From there, he went onto become one of the Bills' most note-worthy linemen. He only allowed two sacks in 2006, and wasn't called for a single holding penalty according to Stats, Inc.
Though his play diminished through his tenure in Buffalo, the Eagles were glad to give them a first- and fourth-round pick to get the monstrous left tackle. He returned to form last season by allowing six sacks on Donovan McNabb to go with only one holding call.
4. Tony Romo
Despite several college accolades—including three consecutive All-American honors—and despite impressing many scouts at the NFL Combine, the Eastern Illinois product went undrafted in 2004.
He was a sought-after commodity in free agency, though, and aroused the interest of both the Cowboys and Broncos.
Several starters came and went in Dallas as Romo watched from the bench. In 2006, though, Drew Bledsoe went down with an injury and the rest is history—sound familiar, fellow Pats fans?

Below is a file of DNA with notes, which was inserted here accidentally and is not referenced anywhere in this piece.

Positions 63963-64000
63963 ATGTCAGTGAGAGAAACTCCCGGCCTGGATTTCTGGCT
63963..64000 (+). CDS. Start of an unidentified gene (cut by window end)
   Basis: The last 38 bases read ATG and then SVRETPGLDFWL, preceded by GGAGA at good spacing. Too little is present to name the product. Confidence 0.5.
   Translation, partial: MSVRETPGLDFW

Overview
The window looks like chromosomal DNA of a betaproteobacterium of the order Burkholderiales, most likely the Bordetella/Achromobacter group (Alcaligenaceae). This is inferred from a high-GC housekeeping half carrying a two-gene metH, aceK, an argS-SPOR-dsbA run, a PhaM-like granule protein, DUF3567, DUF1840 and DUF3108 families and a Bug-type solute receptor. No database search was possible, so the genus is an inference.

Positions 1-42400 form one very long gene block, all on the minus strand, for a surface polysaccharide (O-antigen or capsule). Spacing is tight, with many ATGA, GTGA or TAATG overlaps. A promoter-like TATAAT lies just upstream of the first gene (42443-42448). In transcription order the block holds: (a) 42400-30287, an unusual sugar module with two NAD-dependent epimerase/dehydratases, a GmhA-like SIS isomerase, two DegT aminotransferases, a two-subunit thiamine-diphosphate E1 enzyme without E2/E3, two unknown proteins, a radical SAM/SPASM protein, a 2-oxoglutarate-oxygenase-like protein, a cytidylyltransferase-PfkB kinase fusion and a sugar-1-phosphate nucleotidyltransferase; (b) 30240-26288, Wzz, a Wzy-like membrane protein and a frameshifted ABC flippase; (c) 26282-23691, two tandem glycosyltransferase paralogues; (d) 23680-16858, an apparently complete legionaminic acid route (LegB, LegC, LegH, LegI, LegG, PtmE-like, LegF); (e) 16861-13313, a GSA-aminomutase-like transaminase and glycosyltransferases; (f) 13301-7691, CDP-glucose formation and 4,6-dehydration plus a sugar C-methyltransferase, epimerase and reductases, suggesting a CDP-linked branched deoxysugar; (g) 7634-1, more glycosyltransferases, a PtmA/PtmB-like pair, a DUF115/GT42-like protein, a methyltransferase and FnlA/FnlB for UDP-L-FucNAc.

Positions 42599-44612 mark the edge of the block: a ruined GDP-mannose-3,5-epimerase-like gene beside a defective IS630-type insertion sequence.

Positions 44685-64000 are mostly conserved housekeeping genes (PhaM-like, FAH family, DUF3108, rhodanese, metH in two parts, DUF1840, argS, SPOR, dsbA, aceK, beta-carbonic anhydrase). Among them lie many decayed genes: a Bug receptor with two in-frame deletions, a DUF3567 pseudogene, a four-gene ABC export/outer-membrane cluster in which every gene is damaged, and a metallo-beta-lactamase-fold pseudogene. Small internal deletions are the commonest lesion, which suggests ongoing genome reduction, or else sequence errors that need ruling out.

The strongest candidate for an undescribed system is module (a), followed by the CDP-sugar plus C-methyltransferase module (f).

Midway through the 2007 season, Romo was granted a contract extension for six years at $67.5 million to be the Cowboys' franchise quarterback.
Although he just won his first playoff game this season, the star-lit quarterback has been worth every penny. He's meant so much to the success of the Cowboys' franchise over the past few years, setting the Cowboys record for yards and completions in a single season. He became the first Cowboys QB to throw for over 4,000 yards back in 2007, and broke his own record just this past season with 4,483 yards.
It should be no surprise, then, that his development was spearheaded by Sean Payton, one of the men who was instrumental in bringing Romo to Dallas.
Although he's 30 in just under two months, Romo has plenty of time to bring Dallas the postseason success they're hoping for. Needless to say, they've already got more than they ever could have dreamed of from the undrafted free agent acquisition.